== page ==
By Gale Zoë Garnett
Quattro Books, 82 pages, $16.95
The new press Quattro Books is determined to publish literature brought to Canada by immigrants or newcomers, books that will "break the taboos surrounding origin." The goal is to publish the kind of books that will reveal to us, and educate us in, the mixture of peoples that is Canada.
Their first in their novella series is Room Tone, by Toronto author Gale Zoë Garnett. Do not hesitate to purchase this wonderfully realized, beautiful book. Room Tone is much bigger than it looks. Garnett's intense and sophisticated, half-Scandinavian, half-Parisian narrator, Nica, grows up in Paris, skipping school to go to the movies. She grows up and joins "the family business" -- her mother is a famous actress, her father a cinematographer.
Nica becomes a well-known actor in Europe and then makes the leap to life in Hollywood: "People from other places," Nica says, "spend years in Hollywood. Many stay because each time they are definitely leaving, someone who is supposed to know such things says that something amazing, brilliant and career-transforming is about to happen in the days, weeks or, maximum, months to follow."
Nica soon realizes that Hollywood isn't what she wants in life, so she returns to live both with her mother in Paris and her father in Stockholm, and to continue her European film career.
The reader follows Nica through her subtle and quiet adventures. She is a contemplative character, one who analyses life as she moves through it. A joy to be with, Nica has intensely real insight into people, acting and film life. Room Tone, Nica says, is "my favourite moment on any set. . . . At that moment, on the last day of filming, the sound director shouts, 'Quiet everyone. Quiet on the set. Complete silence please. Room Tone!' Upon hearing this cry, every human on the set becomes completely still, save for breathing. The sound of the room, the room's tone, is then recorded." Nica compares it to a "shared meditation," where all the problems of the world are displaced and everyone just listens to the sound of the room.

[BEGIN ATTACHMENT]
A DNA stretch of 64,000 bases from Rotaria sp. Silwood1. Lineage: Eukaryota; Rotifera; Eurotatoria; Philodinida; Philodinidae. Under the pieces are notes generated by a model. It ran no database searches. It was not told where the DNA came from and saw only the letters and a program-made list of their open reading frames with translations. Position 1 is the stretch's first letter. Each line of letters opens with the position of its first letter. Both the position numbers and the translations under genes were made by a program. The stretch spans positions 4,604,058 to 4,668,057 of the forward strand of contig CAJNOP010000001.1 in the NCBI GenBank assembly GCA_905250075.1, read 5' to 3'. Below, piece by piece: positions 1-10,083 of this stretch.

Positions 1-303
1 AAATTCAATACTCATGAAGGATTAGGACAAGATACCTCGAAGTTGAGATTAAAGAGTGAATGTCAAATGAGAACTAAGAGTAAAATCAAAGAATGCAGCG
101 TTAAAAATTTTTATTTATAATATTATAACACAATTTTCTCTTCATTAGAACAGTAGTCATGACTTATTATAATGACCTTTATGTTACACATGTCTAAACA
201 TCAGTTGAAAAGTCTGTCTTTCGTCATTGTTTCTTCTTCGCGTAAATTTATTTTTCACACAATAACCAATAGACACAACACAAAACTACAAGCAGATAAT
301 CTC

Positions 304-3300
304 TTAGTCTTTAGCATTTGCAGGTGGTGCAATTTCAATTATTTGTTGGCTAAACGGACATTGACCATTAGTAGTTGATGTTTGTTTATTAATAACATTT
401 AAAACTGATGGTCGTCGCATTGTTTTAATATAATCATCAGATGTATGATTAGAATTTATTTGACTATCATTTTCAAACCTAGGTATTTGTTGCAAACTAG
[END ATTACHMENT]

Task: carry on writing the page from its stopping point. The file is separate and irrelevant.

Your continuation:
This is precisely what this novella is about: Room Tone. It is about taking time to breathe silently, to listen to everything and everyone. To stop. And think. The form of the novella -- the size of it -- works with this concept. Can a novel be thought of as a house? If so, then a novella is a room in that house. And this novella is the room tone, the moment Nica has stopped and is listening, the moment of meditation.
Quattro Books has chosen a winner. Garnett is a masterly writer. There are elements here of Milan Kundera and Gabriel García Márquez -- heady praise, I know -- something about Garnett's voice (or Nica's), the rhythm, reminds me of Sabina in The Unbearable Lightness of Being.
And Garnett plays with emotions and sexuality as social constructs in the way Márquez does. I'm completely impressed. Garnett writes, "Room Tone is, for a moment or two, humans at our best. Quiet. Listening together to the sound of the room -- a sound of which each of us is a breathing part. Room Tone is perfect." I couldn't have said it better myself.
Michelle Berry is the author of five books and several fully realized but half-written screenplays.